Megan Dean is the Senior Strategic Growth Manager at Yodel Mobile and has worked with the agency for 4 years. As part of our Meet our Growth Team series, Megan gives us the scoop on the future of app growth and the importance of education to achieve app success, having worked with a huge range of clients of the years.

What is your role at Yodel Mobile and what does it entail?

I’m the Senior strategic growth manager at Yodel Mobile and I work on the consultancy side of the business and on big picture strategy for clients. Whether they’re launching an app or scaling, I look at how they can best achieve their goals by providing both strategy and focus.

Day to day, I do a lot of team management, especially catching up with different members of my team to ensure our projects are on track and communicating with clients regarding deliverables. I also spend a lot of time speaking to developers around technical implementation and troubleshooting.

What principles do you feel are integral to a strategic consultancy role?

A strategic consultancy role requires a good understanding of your clients’ businesses, because you not only need to understand how the app is positioned and where they’re sitting in the marketplace, but also have an insight into the long-term vision to ensure that we are all aligned. It requires a lot of future proofing to make sure that we’re prepared for the challenges that we’re likely to face further down the line. Ultimately, we try to form a solid partnership and do our best to come to a mutual agreement on the direction of the business.

What’s the biggest lesson you’ve learned as a growth strategist?

A big part of my role is education; instead of dictating what needs to happen without exploring the “why”, we ensure to prioritise proof of strategy which is why we have a data-led approach at Yodel Mobile. That means you are able to have a mix between achieving that long-term vision whilst being reactive to the behaviours that we’re seeing within the app. You can also pinpoint where acquisition is working and where it isn’t. That requires joining up a lot of different data points across paid, organic and in-app, to maximise our understanding of their audience.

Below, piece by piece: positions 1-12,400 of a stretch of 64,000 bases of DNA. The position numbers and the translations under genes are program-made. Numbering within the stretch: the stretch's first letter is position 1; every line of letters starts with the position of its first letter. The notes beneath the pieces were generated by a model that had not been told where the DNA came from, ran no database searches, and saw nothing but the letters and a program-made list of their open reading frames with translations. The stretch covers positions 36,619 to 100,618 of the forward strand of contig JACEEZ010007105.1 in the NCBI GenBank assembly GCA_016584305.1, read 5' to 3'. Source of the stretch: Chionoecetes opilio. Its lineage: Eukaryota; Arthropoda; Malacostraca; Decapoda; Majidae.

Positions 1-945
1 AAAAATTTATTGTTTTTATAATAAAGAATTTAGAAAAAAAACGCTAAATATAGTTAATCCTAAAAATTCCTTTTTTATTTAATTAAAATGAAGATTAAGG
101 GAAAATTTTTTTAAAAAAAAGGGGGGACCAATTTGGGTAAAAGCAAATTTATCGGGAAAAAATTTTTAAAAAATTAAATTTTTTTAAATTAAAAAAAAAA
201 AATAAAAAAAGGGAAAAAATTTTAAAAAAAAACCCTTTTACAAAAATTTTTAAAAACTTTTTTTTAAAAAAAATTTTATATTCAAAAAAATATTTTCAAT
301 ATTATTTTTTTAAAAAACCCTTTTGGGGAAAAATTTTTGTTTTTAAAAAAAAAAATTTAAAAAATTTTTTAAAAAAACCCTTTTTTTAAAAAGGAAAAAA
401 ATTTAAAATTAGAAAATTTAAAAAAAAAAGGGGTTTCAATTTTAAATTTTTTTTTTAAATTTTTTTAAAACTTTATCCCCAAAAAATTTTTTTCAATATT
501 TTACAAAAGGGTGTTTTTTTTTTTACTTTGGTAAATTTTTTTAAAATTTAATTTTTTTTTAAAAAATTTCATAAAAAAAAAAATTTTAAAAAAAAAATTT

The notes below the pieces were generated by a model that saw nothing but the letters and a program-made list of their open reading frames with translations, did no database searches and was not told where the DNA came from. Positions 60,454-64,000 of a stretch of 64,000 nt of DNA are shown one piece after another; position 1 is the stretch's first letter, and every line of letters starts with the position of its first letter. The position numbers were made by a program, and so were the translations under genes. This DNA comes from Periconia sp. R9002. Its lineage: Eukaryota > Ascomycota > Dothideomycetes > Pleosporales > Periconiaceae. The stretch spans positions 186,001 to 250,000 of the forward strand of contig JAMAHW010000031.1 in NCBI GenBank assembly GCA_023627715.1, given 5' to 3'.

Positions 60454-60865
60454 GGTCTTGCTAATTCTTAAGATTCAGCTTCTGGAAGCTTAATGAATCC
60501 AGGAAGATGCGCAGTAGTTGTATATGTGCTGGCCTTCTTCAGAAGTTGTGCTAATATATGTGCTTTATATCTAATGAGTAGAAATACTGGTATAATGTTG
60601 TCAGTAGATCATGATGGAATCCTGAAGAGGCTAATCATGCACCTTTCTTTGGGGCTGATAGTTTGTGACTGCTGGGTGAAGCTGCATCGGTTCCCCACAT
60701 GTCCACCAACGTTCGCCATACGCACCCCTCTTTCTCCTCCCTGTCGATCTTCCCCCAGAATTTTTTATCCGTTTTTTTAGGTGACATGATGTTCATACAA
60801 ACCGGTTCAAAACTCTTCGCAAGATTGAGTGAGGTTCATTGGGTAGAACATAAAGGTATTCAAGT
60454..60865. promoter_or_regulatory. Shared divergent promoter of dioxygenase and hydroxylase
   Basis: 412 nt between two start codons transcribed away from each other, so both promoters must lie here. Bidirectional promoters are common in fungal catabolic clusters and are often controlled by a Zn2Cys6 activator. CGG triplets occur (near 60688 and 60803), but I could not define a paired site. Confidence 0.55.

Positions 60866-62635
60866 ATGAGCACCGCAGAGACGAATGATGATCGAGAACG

It is also easy to get distracted by small things, for example, some businesses may come to a complete halt if they notice strange behaviour in their app in order to rectify it. But it’s really about validating the size of the problem and prioritising. Instead of jumping into the “how”, the first question should be “why are we doing it?” or “should we even be doing this in the first place?”

What is the most effective approach to app growth?

I think the “most effective” method to app growth is always changing. As time goes on, more sophisticated technology, tools and capabilities become available, so we make it our imperative to stay reactive to that. That means that we are constantly evolving our services to make the most of these capabilities and achieve maximum impact.

Additionally, improving communication between teams is really important for us to align marketing, product and development departments with the goals that we’ve established. But, we also try to minimize the development work needed so that marketing teams can have a lot more freedom and in the long-term, developers have time to work on the inevitable long backlog for their product. We essentially alleviate dependency between teams, so that each can continue to optimize toward their own goals whilst still communicating to ensure a common vision.

What does the future of app growth look like?

There is a lot of conversation around data privacy right now. In the UK, users are very opposed to data sharing. What’s interesting is that Generation Z are the least worried about this and most open to giving their data. The reason is that they understand the benefits and that no service is truly free. They also understand that sharing their data will work in their favour in terms of personalisation and seeing more relevant advertising, etc. Whilst privacy rules may get stronger, there will also be a greater focus on education for app users on data sharing and its importance.

Finally, app growth as a concept and its expertise are still considered niche and there’s a lot of people that think launching an app is easy and that anyone can do it. In the future, there will be a greater understanding that anchors the reality that launching an app means launching a business. It takes a lot of work and commitment. I think because of that, there will be a lot more competition in the space. 

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